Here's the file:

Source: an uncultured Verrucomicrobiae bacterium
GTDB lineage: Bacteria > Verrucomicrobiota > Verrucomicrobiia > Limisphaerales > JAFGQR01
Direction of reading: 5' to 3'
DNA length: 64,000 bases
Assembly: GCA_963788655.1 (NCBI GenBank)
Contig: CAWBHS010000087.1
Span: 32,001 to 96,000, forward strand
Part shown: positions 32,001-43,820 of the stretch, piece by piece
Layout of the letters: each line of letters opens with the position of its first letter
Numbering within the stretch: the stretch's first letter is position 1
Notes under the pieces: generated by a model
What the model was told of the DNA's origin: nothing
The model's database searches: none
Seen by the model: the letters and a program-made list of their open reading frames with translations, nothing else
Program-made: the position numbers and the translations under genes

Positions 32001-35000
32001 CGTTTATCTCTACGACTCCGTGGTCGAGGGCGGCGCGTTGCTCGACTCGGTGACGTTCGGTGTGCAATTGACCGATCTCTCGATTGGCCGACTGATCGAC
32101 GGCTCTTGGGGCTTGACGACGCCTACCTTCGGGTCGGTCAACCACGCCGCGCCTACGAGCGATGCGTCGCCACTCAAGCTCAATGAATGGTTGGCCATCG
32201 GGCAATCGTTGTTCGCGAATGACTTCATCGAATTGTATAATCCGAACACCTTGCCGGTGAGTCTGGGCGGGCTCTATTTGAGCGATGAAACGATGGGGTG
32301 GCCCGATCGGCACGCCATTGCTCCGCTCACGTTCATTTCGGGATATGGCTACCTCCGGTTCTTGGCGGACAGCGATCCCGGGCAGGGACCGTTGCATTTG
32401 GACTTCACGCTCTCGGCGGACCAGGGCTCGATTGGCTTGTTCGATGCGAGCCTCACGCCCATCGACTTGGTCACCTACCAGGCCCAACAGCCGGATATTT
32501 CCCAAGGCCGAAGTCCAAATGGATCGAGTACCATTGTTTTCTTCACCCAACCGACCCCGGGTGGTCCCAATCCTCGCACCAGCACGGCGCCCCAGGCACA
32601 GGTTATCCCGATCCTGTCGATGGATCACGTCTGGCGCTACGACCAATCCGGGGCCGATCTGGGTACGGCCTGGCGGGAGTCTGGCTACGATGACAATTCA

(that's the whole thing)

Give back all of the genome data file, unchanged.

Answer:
Source: an uncultured Verrucomicrobiae bacterium
GTDB lineage: Bacteria > Verrucomicrobiota > Verrucomicrobiia > Limisphaerales > JAFGQR01
Direction of reading: 5' to 3'
DNA length: 64,000 bases
Assembly: GCA_963788655.1 (NCBI GenBank)
Contig: CAWBHS010000087.1
Span: 32,001 to 96,000, forward strand
Part shown: positions 32,001-43,820 of the stretch, piece by piece
Layout of the letters: each line of letters opens with the position of its first letter
Numbering within the stretch: the stretch's first letter is position 1
Notes under the pieces: generated by a model
What the model was told of the DNA's origin: nothing
The model's database searches: none
Seen by the model: the letters and a program-made list of their open reading frames with translations, nothing else
Program-made: the position numbers and the translations under genes

Positions 32001-35000
32001 CGTTTATCTCTACGACTCCGTGGTCGAGGGCGGCGCGTTGCTCGACTCGGTGACGTTCGGTGTGCAATTGACCGATCTCTCGATTGGCCGACTGATCGAC
32101 GGCTCTTGGGGCTTGACGACGCCTACCTTCGGGTCGGTCAACCACGCCGCGCCTACGAGCGATGCGTCGCCACTCAAGCTCAATGAATGGTTGGCCATCG
32201 GGCAATCGTTGTTCGCGAATGACTTCATCGAATTGTATAATCCGAACACCTTGCCGGTGAGTCTGGGCGGGCTCTATTTGAGCGATGAAACGATGGGGTG
32301 GCCCGATCGGCACGCCATTGCTCCGCTCACGTTCATTTCGGGATATGGCTACCTCCGGTTCTTGGCGGACAGCGATCCCGGGCAGGGACCGTTGCATTTG
32401 GACTTCACGCTCTCGGCGGACCAGGGCTCGATTGGCTTGTTCGATGCGAGCCTCACGCCCATCGACTTGGTCACCTACCAGGCCCAACAGCCGGATATTT
32501 CCCAAGGCCGAAGTCCAAATGGATCGAGTACCATTGTTTTCTTCACCCAACCGACCCCGGGTGGTCCCAATCCTCGCACCAGCACGGCGCCCCAGGCACA
32601 GGTTATCCCGATCCTGTCGATGGATCACGTCTGGCGCTACGACCAATCCGGGGCCGATCTGGGTACGGCCTGGCGGGAGTCTGGCTACGATGACAATTCA